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01/22/2007: Everyone Has an Office
That recent post about the importance of having original specs, as opposed to specs for existing shows, cited one important exception. The Office. It is, right now, the ubiquitous comedy spec, so I want to talk about the special problems that accompany writing the same show as everyone else.
First, I want to mention that this all takes me back to when I was starting out. I attended a UCLA extension course on television writing during my first year in LA. The guy running the course asked us how many of us had Seinfeld specs. Every single hand went up -- at least a hundred Seinfeld specs were represented in that room that night. I myself had *two* Seinfeld specs and should have raised both my hands. As The Office is now, it was simply the spec that every single comedy writer had. You know what I would love to see? A collection of the old Seinfeld specs of every high-level comedy writer working today. Because they all had them.
Anyway, keep the ubiquity in mind as you write your spec Office. Remember that it has to stand out from its siblings. And yet, it can't be so outrageous, so unexpected, that it suggests that you've misread the source material. Big stories in spec scripts worry me, particularly for a show like this one that is about capturing small moments of personality. If a bus crashes into the building, I'm not seeing small moments anymore; they've been trumped by the Big Event. And I've lost the heart of the show. So make the emotions big -- break someone's heart, expose someone to ridicule, reignite joyous hope -- but keep the events in the neighborhood of realism. Having to contain your sadness or your joy because you're in the workplace doing something mundane... that's powerful, it's very "The Office," and it doesn't work if the workplace has been occupied by terrorists. (Remember that this doesn't mean the actual show can't tell these big stories -- they get special leeway because they own the cameras.)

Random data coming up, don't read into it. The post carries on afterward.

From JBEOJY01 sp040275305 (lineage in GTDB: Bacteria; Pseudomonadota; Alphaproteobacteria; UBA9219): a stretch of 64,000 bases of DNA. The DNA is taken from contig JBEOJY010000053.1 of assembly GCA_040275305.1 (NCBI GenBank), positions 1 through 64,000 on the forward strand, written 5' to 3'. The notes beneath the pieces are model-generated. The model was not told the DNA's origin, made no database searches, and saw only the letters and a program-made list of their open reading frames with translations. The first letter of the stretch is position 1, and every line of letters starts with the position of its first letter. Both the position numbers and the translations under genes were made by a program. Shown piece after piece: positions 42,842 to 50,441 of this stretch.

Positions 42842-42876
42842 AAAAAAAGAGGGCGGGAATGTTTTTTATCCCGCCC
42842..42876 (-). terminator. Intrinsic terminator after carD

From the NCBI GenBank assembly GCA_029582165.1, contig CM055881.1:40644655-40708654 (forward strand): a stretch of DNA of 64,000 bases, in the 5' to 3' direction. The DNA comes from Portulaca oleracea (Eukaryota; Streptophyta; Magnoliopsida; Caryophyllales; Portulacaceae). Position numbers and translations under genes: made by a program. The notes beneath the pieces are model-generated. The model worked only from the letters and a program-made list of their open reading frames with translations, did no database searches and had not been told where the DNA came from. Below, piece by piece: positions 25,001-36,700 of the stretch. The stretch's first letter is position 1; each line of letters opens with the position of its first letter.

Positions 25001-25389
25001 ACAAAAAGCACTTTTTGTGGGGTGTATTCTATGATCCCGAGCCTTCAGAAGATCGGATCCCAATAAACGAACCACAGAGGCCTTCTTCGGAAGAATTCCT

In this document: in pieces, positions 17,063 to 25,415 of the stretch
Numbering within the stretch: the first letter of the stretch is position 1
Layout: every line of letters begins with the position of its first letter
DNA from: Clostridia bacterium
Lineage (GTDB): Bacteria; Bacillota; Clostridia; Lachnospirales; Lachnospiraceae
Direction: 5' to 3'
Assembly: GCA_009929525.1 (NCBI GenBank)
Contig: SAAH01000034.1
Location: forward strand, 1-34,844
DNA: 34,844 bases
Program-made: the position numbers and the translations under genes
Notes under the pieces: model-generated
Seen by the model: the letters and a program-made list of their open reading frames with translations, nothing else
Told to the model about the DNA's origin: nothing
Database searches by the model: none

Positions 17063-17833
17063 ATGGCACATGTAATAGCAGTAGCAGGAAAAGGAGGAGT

Not that you would do that. I'm just sayin' that it can tend to be an impulse, when you know you're writing a popular spec, to juice it up. Fine. Juice up the emotional content, not the event content. At least, that's what I would do.
And, as long as we're in the area, it occurs to me that some of you were undoubtedly in the middle of writing specs for existing drama shows when I put up that post about writing original pieces. Don't stop what you were doing, please! Carry on. There is no reason to think that a spec for an existing show won't be useful. There are certainly show runners who want to see exactly that. It's simply that, right now, it probably shouldn't be the only arrow in your quiver.
Lunch: leftover rice from the Persian place, with beans on top